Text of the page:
To preserve foods, they can be either frozen, dried, or canned. Some foods like field peas taste better and are more similar to fresh when cooked if they are frozen, while some foods like green beans are better canned. Apples, however, are especially good when dried, so different foods are preserved in different ways. But the method we are dealing with here is canning.

The process required for canning is not the same for all foods, and is determined by whether they are low-acid foods or high-acid foods. The amount of acidity in foods is indicated by its pH, which is the measure of acidity. 

  1. A low-acid food such as red meat, seafood, poultry, milk, and all fresh vegetables except for most tomatoes, will have a pH of 4.6 or higher. 
  2. A high-acid food such as tomatoes, pickles, and jelly will have a pH that is 4.6 or lower.

Basically, the entire process involved in canning foods does the following things that preserve the canned food for an extended period of time:

  • Removes oxygen that causes the foods to age,
  • Stops the “growing” enzymes that cause food to age,
  • Prevents the growth of any bacteria and other microorganisms that would cause spoilage, and
  • Creates a vacuum seal in the canning jars that keeps the liquid in and the oxygen and bacteria out.

There are two kinds of canning, boiling water bath canning and pressure canning. 

  1. Boiling water bath canning is safe and recommended for high-acid foods which have a pH of 4.6 or lower and include fruits, jams, jellies, marmalades, fruit butters, tomatoes, figs, and pickled foods.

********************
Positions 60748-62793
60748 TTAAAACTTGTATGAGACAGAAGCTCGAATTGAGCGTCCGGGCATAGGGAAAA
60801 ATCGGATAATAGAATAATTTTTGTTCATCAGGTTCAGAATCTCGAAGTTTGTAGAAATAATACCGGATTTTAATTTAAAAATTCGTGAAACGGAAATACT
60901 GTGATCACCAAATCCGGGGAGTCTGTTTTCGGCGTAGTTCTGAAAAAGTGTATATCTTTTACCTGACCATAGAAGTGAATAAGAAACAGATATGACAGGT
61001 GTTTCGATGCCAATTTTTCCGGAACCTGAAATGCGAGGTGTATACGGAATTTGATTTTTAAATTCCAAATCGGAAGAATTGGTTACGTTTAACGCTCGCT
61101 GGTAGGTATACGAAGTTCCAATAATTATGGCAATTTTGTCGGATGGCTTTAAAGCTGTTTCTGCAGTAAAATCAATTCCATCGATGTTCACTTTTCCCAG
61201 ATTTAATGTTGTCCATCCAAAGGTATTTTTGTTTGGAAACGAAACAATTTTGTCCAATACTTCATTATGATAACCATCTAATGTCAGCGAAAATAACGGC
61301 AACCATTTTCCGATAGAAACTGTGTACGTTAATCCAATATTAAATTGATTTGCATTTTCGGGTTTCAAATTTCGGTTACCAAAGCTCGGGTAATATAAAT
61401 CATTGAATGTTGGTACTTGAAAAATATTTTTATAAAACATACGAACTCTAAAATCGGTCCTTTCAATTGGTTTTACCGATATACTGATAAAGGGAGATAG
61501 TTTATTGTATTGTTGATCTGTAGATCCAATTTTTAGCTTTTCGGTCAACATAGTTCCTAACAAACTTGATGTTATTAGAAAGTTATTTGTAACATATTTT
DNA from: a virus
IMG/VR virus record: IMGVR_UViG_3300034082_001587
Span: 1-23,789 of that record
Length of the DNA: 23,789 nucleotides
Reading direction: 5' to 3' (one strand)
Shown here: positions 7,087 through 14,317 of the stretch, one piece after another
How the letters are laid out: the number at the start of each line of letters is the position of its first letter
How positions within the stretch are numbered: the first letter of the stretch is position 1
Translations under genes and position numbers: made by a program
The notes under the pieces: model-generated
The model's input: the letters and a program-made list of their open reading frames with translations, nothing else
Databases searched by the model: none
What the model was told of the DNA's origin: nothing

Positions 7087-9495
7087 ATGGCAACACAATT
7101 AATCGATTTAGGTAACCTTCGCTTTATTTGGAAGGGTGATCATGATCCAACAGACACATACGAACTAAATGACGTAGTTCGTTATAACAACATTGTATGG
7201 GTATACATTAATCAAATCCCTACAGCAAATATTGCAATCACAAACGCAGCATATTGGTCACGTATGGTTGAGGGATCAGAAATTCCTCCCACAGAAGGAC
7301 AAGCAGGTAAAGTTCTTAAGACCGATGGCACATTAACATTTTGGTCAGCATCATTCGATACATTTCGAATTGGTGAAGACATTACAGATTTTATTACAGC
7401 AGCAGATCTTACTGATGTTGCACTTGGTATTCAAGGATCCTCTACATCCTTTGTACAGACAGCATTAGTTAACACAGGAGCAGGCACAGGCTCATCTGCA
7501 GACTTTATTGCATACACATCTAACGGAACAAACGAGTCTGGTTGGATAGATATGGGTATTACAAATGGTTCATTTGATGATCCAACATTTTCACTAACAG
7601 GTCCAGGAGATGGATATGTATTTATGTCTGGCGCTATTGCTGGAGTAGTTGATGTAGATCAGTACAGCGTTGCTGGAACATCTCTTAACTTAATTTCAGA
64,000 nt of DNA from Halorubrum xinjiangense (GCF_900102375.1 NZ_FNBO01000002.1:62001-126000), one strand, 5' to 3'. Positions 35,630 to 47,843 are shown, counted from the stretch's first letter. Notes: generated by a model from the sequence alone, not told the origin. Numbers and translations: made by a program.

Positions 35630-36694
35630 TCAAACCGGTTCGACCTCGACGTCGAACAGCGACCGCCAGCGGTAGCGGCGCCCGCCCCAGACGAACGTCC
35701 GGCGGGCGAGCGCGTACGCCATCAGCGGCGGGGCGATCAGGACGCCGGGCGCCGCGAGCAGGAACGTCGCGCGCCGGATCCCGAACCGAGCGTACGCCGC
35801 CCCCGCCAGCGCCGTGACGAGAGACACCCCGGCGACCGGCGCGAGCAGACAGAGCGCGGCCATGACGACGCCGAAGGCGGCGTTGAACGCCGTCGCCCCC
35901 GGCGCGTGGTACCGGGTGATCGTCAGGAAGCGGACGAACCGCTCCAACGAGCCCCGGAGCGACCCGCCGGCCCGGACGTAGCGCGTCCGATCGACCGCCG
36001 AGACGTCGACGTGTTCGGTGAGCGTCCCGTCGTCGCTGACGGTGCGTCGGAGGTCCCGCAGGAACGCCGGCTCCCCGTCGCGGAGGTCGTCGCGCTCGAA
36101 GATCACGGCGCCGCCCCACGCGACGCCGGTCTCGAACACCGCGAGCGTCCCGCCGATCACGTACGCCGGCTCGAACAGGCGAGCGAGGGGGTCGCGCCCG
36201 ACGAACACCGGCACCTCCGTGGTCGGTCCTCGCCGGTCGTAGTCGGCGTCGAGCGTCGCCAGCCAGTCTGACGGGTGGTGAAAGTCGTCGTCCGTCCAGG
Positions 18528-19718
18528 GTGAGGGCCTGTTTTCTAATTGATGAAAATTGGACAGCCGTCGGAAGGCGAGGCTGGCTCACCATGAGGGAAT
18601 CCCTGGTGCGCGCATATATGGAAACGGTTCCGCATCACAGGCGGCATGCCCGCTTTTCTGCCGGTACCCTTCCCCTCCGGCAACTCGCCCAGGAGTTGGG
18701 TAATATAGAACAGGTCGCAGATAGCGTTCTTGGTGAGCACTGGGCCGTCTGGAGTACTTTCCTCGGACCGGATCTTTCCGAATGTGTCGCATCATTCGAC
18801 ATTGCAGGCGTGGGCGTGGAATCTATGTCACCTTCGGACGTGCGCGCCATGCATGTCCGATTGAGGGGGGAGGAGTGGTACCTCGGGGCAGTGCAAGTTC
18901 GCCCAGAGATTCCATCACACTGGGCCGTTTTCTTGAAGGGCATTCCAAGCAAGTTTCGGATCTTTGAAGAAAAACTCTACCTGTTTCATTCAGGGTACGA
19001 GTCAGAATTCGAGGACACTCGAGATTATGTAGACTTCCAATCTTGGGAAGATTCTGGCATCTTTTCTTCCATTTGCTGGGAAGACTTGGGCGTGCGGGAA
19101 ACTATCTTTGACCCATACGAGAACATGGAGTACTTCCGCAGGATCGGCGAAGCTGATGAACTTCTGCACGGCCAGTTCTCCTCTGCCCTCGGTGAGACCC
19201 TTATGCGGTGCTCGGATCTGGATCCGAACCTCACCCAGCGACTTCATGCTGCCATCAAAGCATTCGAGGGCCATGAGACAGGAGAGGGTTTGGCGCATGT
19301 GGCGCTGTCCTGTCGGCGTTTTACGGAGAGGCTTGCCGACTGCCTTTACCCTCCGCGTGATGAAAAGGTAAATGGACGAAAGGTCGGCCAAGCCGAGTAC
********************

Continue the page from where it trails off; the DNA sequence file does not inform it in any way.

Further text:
2. Pressure canning is safe and recommended for low-acid foods which have a pH of 4.6 or higher and include meat (red meat, poultry, seafood). milk, and all fresh vegetables except for tomatoes.
Some of my canned turnips and greens.

Final Thoughts

The most important thing to remember when canning is that the safety of our families depends on our getting the process right and that the bacteria that cause food poisoning are killed during that process so that our home canned foods are as safe and nutritious as we can make them.

The best way to do that is to follow the guidelines set out in The USDA Guide to Home Canning. Even if you have been canning for years, studies that are ongoing occasionally require changes to canning methods.

Every time I prepare to can any type of food, I look back through the USDA publication to make sure I have the most up-to-date information on the canning process that I can possibly have and recommend that you make this a habit as well. We can’t be too safe where our families are concerned.

Thanks for stoppin’ by!

Jelly Grandma

For more, don’t miss Can I Use A Pressure Cooker (Canner) For Making Jam or Jelly?

Anne James

Anne James has a wealth of experience in a wide array of interests and is an expert in quilting, cooking, gardening, camping, mixing drinks (bartending), and making jelly. Anne has a professional canning business, has been featured in the local newspaper as well as on the Hershey website, and has been her family canner for decades. Anyone growing up in the South knows that there is always a person in the family who has knowledge of the “old ways,” and this is exactly what Anne is. With over 55 years of experience in these endeavors, she brings a level of hands-on knowledge that is hard to surpass. Amazingly, she doesn’t need to reference many resources due to her vast wealth of experience. She IS the source. Anne wants nothing more than to pass on her extensive knowledge to the next generations, whether that be family or anyone visiting her website, her YouTube channel, or